Inspect, maintain hoses to prevent failures, protect personnel

Special to CCJ ONSite by Brian Hulse, BDHulse Consulting Services LLC

If we know one thing about hoses, it’s that they’re expensive. So we always try to extract maximum value from them before they’re replaced. The hoses used on most gas turbines are manufactured with no published shelf-life or working-life limitation.

Each hose on the unit is equipped with a tag at manufacture (Fig 1). It normally shows the maker, date of manufacture, order information, part number, intended service, test pressure, and intended working pressure. No limitation on lifespan (shelf or working) is given; the intent is that there are no set limitations.

That said, hose manufacturers (Aeroquip, Penflex, Omega Flex, etc), companies that use hose assemblies in their products (engine OEMs), specification organizations (ASME, ISO, SAE, etc), and regulatory bodies (FAA, Australian Civil Aviation Safety Authority, etc) have all written extensively on shelf life, working life, care, and custody of hose and hose assemblies. All of this information is available on the internet, and it makes great resource material.

There are several factors that can limit the life of a hose and, in fact, should be driving you to replacement—such as the following:

    • Chaffing.

    • Kinking.

    • Prolonged exposure to UV.

    • Mechanical abrasion.

    • Lying in fluids (water, mud, fuel, oil).

If you have a GE engine, the OEM provides good information on these issues in the “general practices” foreword of the maintenance chapter in your O&M manuals. Other concerns driving replacement include these:

    • Working temperature of the fluid carried.

    • Cyclic pressure applications versus constant pressure.

    • System criticality.

    • Personnel exposure opportunity.

    • Missing/damaged/illegible hose tags (unable to determine how old the hose is, or that it is working in its intended application).

Some hoses are equipped with an exterior (usually orange) protective sleeve—usually called “Firebraid” after the trademarked product. Firebraid Flame Shield is designed to protect hoses, wires, and cables from the hazards of high heat and occasional flame. The silicone coated glass fiber sleeve protects continuously to 500F and will withstand a molten splash at 2200F. Made of knitted fiberglass yarns in a flexible substrate, it is then coated with a high-grade silicone rubber.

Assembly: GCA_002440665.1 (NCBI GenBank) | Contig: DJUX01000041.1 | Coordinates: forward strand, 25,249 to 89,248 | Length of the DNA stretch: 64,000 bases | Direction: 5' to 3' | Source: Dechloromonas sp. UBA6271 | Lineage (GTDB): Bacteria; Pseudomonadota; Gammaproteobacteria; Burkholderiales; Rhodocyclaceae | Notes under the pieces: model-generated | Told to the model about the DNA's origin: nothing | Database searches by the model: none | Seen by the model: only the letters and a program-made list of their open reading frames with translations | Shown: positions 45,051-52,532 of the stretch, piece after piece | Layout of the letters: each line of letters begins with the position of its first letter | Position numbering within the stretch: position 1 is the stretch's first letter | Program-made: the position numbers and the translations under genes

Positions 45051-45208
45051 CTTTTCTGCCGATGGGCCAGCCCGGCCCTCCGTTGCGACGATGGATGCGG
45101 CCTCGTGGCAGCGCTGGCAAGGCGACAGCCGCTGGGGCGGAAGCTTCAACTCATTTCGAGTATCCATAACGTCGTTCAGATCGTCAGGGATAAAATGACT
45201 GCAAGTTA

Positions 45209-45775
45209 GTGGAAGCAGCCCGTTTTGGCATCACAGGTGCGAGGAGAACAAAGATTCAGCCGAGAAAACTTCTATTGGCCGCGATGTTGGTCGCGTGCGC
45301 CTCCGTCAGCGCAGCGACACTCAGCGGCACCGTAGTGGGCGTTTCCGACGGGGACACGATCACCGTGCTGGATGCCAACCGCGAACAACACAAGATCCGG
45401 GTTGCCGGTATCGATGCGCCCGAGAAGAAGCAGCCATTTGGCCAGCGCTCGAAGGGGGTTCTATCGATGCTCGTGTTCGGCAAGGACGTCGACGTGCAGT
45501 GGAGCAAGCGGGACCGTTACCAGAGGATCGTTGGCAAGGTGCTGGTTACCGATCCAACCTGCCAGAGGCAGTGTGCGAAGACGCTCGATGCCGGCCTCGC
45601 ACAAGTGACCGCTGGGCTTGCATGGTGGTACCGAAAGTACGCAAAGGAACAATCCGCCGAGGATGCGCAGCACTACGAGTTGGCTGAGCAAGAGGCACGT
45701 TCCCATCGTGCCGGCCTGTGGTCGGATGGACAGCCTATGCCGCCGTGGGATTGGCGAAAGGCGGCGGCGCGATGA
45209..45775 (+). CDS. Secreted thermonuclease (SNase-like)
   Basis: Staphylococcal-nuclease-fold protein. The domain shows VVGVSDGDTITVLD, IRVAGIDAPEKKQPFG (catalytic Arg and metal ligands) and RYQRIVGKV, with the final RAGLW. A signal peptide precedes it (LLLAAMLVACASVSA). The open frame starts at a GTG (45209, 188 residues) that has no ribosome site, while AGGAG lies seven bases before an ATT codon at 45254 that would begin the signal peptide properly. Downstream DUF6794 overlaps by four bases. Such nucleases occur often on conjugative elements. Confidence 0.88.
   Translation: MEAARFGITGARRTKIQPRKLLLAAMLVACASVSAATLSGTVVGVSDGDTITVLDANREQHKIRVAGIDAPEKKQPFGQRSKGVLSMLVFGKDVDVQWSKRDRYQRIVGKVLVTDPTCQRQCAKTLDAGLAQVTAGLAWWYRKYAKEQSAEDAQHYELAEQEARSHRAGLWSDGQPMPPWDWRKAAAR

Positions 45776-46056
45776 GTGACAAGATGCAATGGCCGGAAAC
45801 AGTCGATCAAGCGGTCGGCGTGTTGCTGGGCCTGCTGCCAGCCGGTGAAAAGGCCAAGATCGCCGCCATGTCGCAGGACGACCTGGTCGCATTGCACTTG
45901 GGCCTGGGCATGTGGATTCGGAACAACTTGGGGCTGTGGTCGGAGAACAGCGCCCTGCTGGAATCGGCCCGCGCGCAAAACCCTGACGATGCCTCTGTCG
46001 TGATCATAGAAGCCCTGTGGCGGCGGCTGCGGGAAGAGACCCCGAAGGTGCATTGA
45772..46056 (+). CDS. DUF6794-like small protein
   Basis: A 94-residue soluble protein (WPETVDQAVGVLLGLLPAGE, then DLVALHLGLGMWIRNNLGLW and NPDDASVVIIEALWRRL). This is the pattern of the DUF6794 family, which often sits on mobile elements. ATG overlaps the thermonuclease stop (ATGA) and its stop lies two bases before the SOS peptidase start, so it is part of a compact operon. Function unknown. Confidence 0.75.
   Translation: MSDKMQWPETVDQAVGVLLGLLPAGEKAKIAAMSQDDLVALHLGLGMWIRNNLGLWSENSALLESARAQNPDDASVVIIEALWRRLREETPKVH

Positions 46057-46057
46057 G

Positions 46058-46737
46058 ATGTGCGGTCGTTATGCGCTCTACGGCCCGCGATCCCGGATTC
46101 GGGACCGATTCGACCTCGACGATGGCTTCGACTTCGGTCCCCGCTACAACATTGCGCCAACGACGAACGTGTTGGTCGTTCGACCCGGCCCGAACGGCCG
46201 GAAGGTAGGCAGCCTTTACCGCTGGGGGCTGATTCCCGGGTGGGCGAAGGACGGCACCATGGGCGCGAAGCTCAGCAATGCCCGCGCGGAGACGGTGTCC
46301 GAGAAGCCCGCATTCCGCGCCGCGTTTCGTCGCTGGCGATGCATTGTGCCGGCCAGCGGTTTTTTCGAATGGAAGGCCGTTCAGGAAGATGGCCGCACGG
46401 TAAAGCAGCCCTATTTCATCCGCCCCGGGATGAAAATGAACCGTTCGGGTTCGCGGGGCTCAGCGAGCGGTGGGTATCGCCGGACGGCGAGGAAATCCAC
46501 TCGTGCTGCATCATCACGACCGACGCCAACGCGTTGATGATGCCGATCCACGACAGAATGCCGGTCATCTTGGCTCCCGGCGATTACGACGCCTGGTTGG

If the Firebraid is torn, chaffed, oil-soaked, or otherwise unable to perform its intended task, the hose should be removed from service (Fig 2). Firebraid and banding systems are available commercially as separate pieces. If the damaged protective sleeve is removed and the hose is found in good condition, the Firebraid can be replaced and the hose returned to service. Alternatively, the hose can just be replaced (Fig 3).  

So, as competent plant personnel, what approach should we take to ensure safe, reliable, and economical operation of equipment that uses these hose assemblies?

    • Find them. Become familiar with where they are in your plant and what service they’re in.

    • Catalog them in your maintenance system so that visual inspections can be performed on a routine basis, and that none are missed.

    • Develop a uniform visual inspection procedure that makes sense for your operation. Here’s where all that resource information on the internet can come in handy. A lot of the work has been done—there’s no sense reinventing the wheel. Use what’s there to craft your inspection criteria. They have a lot of photographs that illustrate each failure mode, and information to go along with them. Better to use their examples of failures and disasters than to make your own.

Do your inspections and maintenance faithfully and you should not have an issue. Your team should see things being done correctly to gain the confidence needed to perform their jobs properly.  

Don’t be afraid to ask questions of your local suppliers if you have them. They may not know the answer off-hand, but almost all of them will have access to an applications engineer at the hose manufacturer, and they will know the answer or have access to it.

More lessons learned from Brian Hulse

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